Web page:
St. Fleur graduated from Cornell University, where he studied biology, minored in communication, and served as the science editor of The Cornell Daily Sun. He completed his graduate work in science communication at the University of California, Santa Cruz.
St. Fleur's interest in journalism began in 2010 when a 7.0 magnitude earthquake struck Port-au-Prince, Haiti, the city where his parents were once from. He was captivated by the way journalists and medical correspondents covered the death and devastation. It inspired him to pursue a career path that melded medicine and media, and allowed him to unearth the humanity within every science story.
Email him at email@example.com and follow him on Twitter @scifleur
Photo Credit: Miranda Stratton, Ph.D
Science & Health Stories
A selection of my recent science and health stories. View my complete portfolio for The New York Times and STAT.
A doctor trained nurse practitioners to do colonoscopies. Critics say his research exploited Black patients
STAT: A national panel of medical experts recommended on Tuesday that most Americans start being screened...
‘A massive gap in information’: Most vaccine clinical trials fail to report data on participants’ ethnicity or race
STAT: An analysis of the demographics of a decade’s worth of vaccine clinical trials has found that Black Americans, Latinos, American Indians...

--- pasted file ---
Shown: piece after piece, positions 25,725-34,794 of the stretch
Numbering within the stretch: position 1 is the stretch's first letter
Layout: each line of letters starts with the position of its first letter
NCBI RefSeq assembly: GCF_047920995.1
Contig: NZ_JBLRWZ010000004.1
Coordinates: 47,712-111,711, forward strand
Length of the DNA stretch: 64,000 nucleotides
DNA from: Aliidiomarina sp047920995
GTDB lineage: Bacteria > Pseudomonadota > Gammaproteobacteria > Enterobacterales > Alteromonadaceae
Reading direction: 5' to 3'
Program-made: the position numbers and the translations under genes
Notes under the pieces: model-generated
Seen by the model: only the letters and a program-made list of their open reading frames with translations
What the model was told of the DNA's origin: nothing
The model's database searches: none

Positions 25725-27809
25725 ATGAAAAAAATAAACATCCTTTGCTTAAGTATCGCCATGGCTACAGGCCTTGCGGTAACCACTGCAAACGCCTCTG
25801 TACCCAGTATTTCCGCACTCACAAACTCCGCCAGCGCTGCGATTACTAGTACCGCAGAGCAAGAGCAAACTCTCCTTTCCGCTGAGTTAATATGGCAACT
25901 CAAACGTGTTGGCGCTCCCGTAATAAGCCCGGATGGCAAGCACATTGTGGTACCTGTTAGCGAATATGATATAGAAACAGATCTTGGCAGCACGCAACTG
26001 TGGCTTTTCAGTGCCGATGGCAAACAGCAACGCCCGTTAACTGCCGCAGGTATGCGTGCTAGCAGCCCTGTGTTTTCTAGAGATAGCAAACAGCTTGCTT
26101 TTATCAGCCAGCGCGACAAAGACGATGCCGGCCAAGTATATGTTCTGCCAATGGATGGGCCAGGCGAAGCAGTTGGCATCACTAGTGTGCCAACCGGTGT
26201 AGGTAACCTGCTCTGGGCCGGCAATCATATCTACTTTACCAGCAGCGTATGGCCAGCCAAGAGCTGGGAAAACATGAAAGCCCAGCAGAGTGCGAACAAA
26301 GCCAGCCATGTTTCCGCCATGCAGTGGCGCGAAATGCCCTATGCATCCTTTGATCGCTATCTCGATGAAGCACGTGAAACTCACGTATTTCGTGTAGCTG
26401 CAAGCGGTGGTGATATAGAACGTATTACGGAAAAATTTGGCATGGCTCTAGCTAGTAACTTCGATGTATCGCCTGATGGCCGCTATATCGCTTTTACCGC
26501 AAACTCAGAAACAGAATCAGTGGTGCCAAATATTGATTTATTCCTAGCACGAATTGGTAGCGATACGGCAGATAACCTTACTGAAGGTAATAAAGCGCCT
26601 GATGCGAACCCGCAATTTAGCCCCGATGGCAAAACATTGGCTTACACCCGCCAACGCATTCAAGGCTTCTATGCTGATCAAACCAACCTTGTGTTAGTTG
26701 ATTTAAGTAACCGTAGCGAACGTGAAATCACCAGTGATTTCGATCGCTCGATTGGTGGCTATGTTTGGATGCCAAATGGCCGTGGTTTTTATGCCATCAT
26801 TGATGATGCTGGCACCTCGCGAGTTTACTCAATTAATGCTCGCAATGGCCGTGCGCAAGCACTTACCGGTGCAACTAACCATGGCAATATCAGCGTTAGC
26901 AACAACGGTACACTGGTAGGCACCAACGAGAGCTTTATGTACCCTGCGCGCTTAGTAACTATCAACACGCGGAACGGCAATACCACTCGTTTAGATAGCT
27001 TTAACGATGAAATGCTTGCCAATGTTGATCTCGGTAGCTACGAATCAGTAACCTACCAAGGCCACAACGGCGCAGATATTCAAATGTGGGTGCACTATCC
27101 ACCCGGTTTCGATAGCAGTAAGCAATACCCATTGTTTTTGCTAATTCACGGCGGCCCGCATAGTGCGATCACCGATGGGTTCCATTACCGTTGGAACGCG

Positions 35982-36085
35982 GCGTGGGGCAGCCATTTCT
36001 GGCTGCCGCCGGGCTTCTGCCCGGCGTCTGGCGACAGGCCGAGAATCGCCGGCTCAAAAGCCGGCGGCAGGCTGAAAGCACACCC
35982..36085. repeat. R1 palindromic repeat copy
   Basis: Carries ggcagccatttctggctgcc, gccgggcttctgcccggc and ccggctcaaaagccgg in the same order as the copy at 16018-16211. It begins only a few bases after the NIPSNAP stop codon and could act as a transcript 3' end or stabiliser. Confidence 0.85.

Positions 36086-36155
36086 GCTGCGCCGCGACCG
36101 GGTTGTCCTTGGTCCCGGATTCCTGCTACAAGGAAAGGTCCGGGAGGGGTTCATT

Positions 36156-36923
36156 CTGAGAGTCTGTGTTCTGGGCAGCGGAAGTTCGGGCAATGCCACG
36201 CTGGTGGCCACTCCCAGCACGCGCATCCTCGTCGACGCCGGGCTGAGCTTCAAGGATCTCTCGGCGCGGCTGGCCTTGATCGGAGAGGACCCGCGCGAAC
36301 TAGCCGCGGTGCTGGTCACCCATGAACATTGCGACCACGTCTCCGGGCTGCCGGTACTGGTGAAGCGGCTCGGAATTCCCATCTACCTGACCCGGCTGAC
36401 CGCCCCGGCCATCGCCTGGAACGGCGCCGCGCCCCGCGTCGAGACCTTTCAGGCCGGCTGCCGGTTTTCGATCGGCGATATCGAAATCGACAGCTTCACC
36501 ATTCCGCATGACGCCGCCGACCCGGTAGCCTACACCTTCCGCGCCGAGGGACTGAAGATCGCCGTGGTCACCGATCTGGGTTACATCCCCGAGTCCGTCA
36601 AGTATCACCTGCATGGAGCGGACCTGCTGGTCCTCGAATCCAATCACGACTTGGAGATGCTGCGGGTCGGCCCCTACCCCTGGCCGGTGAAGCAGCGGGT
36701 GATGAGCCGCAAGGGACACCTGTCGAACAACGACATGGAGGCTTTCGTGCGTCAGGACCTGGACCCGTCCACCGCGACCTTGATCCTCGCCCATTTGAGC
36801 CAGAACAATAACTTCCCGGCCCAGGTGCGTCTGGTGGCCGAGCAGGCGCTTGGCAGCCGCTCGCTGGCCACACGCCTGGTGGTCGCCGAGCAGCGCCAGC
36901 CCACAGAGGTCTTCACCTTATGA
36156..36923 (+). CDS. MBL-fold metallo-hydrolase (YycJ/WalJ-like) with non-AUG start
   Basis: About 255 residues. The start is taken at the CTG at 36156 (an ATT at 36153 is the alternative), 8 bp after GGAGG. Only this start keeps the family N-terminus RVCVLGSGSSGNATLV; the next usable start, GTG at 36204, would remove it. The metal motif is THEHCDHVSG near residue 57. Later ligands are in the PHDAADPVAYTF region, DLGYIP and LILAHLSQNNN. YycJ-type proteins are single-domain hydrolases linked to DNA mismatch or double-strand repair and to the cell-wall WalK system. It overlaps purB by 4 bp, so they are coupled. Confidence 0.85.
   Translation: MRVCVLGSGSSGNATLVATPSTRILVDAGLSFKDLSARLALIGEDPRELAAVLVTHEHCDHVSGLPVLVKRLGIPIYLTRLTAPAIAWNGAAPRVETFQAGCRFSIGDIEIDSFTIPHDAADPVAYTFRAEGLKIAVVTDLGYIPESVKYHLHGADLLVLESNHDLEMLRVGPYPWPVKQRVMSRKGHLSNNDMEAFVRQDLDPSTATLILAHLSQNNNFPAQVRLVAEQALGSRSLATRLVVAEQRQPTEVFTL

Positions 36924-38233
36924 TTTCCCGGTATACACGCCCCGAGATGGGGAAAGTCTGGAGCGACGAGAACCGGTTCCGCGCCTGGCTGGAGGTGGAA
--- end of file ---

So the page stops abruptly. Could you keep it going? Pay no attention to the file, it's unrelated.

STAT: Kamala Harris is calling for sweeping action to curb racial inequities in pregnancy and childbirth.
STAT: She was feverishly searching online and poring over state public health websites in an attempt to book a vaccination appointment for her mother in California.
Health experts want to prioritize people of color for a Covid-19 vaccine. But how should it be done?
STAT: As the U.S. edges closer to approving a vaccine for Covid-19, a difficult decision is emerging as a central issue:
Two Black university leaders urged their campuses to join a Covid-19 vaccine trial. The backlash was swift
STAT: The presidents of two historically Black universities in New Orleans thought they were doing a public service...
NYT: A skull found in a South African cave suggests that the species went through a process of microevolution during a chaotic environmental shift.